A World Without Osama bin Laden: News Roundup

In the news this week: the death of Osama bin Laden, exploring religion in the workplace, two school districts are sued for religious discrimination and more.

Osama Bin Laden
Bin Laden’s death has sparked a firestorm of reactions and responses from the global community. In the United states, Muslim communities are hopeful that attitudes towards Islam will improve while guarding against a spike in anti-Muslim sentiment. (NPR) Within Muslim communities many leaders are publicly supporting the government and operation to eliminate bin Laden. (MPAC) And in the media, many are examining bin Laden’s life and global impact as a villain, leader, and icon. (NY Times)
 
In Texas, a school teacher discriminated against his Muslim student, implying a family relation between the student and bin Laden. (ABC) In Maine, a mosque was spray painted with phrases linking the mosque to bin Laden. (Talking Points Memo)
 
Internationally, reactions have run the gamut.  Expatriates are hopeful that this could lead to a reduced occurrence of terror killings. (Arab News) In India, many Muslim religious leaders are challenging the idea that bin Laden was a terrorist and questioning whether the United States violated the sovereignty of another nation. (India Times) Al-Qaida confirms that bin Laden was killed and gives warning that there will be retaliations. (Washington Post)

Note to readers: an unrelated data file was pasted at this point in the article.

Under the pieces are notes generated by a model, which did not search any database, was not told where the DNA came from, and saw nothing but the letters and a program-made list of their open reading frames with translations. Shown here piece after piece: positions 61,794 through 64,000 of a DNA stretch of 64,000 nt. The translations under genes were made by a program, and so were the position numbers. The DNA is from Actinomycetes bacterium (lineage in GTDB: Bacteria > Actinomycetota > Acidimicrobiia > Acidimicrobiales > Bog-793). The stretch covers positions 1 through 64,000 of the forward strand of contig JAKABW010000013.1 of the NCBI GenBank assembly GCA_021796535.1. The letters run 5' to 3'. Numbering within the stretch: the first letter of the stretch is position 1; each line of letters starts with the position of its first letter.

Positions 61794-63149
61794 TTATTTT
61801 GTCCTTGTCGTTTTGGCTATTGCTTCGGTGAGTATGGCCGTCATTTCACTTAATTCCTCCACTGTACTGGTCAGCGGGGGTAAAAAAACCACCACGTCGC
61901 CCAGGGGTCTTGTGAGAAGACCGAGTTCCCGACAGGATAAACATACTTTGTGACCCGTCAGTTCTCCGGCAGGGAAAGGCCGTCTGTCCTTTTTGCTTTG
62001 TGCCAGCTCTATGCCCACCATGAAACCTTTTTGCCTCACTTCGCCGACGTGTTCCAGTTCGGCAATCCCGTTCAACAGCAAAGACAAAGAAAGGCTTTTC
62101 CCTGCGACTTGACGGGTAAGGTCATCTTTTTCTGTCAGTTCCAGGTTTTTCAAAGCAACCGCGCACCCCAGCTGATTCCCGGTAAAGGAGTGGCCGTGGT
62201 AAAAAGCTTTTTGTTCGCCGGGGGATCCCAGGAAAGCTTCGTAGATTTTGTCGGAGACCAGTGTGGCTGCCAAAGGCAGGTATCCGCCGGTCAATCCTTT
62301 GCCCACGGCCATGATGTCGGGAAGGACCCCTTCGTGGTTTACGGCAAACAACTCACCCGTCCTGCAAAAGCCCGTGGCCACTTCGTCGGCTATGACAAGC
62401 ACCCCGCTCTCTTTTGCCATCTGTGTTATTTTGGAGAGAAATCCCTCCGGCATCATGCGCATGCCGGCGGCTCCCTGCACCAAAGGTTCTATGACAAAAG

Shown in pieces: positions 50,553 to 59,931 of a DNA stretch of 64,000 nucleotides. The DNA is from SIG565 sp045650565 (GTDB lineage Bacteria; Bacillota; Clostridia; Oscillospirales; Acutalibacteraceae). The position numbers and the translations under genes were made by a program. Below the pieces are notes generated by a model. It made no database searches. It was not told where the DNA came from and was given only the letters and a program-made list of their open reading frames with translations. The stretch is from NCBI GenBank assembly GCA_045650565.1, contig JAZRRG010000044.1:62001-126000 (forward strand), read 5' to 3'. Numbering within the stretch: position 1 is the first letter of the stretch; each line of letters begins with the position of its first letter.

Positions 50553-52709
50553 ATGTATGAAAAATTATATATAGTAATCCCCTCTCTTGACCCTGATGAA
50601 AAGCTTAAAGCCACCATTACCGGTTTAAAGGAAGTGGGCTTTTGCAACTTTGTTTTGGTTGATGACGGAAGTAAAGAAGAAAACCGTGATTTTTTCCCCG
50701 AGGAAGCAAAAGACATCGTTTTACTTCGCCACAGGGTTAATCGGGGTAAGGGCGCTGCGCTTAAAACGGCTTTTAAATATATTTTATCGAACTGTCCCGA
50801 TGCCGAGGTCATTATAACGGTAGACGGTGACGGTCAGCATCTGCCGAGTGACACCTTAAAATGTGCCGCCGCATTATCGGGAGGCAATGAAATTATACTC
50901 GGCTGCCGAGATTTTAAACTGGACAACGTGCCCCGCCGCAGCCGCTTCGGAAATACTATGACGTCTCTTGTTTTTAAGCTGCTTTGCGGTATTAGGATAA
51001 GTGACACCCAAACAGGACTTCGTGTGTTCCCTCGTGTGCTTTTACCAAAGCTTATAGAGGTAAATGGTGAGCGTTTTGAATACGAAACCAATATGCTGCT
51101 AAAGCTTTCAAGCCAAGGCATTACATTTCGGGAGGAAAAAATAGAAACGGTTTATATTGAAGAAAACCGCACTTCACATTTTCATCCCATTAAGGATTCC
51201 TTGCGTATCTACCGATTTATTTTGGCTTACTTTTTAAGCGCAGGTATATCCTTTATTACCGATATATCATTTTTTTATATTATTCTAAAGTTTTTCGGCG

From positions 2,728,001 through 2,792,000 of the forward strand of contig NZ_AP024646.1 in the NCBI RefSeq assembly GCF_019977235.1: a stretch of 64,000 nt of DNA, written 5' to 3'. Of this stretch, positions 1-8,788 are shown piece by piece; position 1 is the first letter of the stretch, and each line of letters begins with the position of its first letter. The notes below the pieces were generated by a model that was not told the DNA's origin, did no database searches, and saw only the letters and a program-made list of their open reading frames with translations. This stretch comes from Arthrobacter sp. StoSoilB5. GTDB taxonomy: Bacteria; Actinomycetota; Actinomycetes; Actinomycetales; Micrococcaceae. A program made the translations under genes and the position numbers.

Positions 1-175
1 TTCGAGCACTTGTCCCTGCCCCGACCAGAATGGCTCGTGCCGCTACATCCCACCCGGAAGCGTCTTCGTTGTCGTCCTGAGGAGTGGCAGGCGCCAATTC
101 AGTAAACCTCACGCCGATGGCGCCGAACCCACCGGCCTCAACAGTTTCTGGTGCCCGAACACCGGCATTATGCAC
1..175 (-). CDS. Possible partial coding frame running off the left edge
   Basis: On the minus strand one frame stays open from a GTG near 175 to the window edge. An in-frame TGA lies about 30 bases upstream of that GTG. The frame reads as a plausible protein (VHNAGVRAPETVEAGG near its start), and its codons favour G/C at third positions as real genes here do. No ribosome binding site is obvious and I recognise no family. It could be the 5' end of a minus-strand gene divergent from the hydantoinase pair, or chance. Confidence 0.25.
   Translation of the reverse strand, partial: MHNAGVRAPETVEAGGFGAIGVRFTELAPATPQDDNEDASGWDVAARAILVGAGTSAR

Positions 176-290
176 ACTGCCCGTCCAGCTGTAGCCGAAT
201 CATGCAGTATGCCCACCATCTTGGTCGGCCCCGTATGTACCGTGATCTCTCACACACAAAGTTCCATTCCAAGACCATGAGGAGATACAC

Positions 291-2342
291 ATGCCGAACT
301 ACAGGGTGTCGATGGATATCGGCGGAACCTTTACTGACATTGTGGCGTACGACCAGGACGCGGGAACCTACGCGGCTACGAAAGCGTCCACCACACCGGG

Religion Increasingly Recognized as a Larger Workplace Issue
Religious inclusion in the workplace is becoming a hot topic in the media. ABC’s What Would You Do? explores reactions when overt religious discrimination is exhibited and FIOS 1 reports on anti-Muslim sentiment in the workplace. 
 
Evidencing the importance of religious inclusion, Sikhism training is mandated for California Law Enforcement officers (Sikh Net) and UK religious discrimination cases spike after an electrician battles to display a crucifix in his company van. (Guardian)
 
Religious discrimination Suits Against School Districts
In New York:
"A Christian group is suing a New York school district for a spot on a local high school's list of student clubs
The Frontline Club, a discipleship program based in South Carolina, has brought the legal challenge against the Hicksville Union Free School District Board of Education, alleging that it was denied access to the school because the club is Christian in nature. Without official recognition, FLC is not allowed to hold meetings, make announcements or post its flyer on the campus." Christian Post
 And in Tennessee:
"Sumner County schools have shown a pattern of promoting Christianity by allowing groups to hand out Bibles at school, having students sing “Shout Amen” in a chorus program and permitting a teacher to hang a cross in her classroom, a lawsuit filed Monday alleges.
 
The American Civil Liberties Union of Tennessee filed the civil suit in U.S. District Court in Nashville on behalf of nine students, who remain anonymous and are not giving media interviews.
 
The suit claims that since 2006, Sumner school officials repeatedly violated the First Amendment requirement that public schools and their employees remain neutral when it comes to the endorsement of one religion over another." The Tennessean
 
In other news: